In mathematics, we simply say A larger than B larger than C. However, that is grammatically incorrect, because there is no verb in it.

In my case,

A: people who still smoke
B: people who used to smoke
C: people who never smoked

One way of specifying A > B > C is ...

A has a higher risk of cancer than B and B has a higher risk of cancer than C.

But considering B is too long and I wonder if there is any way that I can just mention B once.

How about

A has a higher risk of cancer than B and in turn than C?

  • Do you need sentences specifying people or just with symbols you gave? A, B, and C – Maulik V Nov 5 '15 at 5:32
  • larger than can be replaced with greater than.. – RajSharma Nov 5 '15 at 5:39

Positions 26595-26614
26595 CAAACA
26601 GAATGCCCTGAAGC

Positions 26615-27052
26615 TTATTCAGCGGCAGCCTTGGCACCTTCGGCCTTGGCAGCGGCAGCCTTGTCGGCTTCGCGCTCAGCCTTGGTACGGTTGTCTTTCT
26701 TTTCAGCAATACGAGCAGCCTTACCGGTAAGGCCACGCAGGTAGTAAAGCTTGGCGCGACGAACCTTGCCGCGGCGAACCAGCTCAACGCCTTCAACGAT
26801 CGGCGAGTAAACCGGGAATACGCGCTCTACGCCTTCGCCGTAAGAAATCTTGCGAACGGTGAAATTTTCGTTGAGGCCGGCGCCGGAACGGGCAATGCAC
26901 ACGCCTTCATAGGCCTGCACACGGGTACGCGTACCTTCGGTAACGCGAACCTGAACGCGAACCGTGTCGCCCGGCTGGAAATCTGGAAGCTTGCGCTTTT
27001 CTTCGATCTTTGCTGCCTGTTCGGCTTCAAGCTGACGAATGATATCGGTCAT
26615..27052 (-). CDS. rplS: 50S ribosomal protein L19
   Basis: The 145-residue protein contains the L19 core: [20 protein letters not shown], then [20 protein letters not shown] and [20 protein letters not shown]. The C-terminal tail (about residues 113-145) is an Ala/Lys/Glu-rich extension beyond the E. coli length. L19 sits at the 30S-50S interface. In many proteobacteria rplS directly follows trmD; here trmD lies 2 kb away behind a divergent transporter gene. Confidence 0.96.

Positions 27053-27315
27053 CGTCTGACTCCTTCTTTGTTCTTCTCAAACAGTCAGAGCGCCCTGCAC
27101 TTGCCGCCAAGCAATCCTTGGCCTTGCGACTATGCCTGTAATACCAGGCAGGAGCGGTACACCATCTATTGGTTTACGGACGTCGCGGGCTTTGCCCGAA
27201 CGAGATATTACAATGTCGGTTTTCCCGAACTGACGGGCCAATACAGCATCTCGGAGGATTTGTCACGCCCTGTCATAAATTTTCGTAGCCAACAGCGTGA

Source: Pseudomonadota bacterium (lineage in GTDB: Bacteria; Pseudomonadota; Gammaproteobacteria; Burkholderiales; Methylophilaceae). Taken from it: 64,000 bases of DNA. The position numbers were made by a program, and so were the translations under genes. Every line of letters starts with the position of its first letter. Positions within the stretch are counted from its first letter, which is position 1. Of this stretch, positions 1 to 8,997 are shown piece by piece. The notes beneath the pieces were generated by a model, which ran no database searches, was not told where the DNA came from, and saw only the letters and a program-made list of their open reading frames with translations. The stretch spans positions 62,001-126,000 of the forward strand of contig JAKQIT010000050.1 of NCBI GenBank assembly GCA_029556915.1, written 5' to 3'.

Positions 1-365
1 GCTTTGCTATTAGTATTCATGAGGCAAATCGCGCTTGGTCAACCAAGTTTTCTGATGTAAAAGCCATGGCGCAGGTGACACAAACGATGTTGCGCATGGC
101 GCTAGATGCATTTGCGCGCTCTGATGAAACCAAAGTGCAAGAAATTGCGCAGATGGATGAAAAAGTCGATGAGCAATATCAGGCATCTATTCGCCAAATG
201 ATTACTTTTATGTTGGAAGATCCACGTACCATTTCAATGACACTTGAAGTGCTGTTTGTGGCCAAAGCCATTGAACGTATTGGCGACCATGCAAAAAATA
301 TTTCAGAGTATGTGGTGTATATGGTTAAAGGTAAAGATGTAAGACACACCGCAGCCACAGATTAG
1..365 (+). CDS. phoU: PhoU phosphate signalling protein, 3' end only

• @MaulikV Either is fine. Provided with symbols, I can transform it by my own. – Justin Nov 5 '15 at 5:43

A is larger than B which in turn is larger than C. For example:

On average, people who never smoked outlive people who used to smoke, who in turn outlive those who still smoke.

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  • Why the downvote? Please care to explain? I really think this answer caters to what the OP is asking about. – Mamta D Nov 5 '15 at 5:45
  • 2
    Please don't ask "why the downvote" unless the doer has specified herself/himself. +1 – Usernew Nov 5 '15 at 8:10
  • 1
    @MamtaD Feel free to ask 'why the downvote?' People ask it all the time. – user20792 Nov 5 '15 at 22:25

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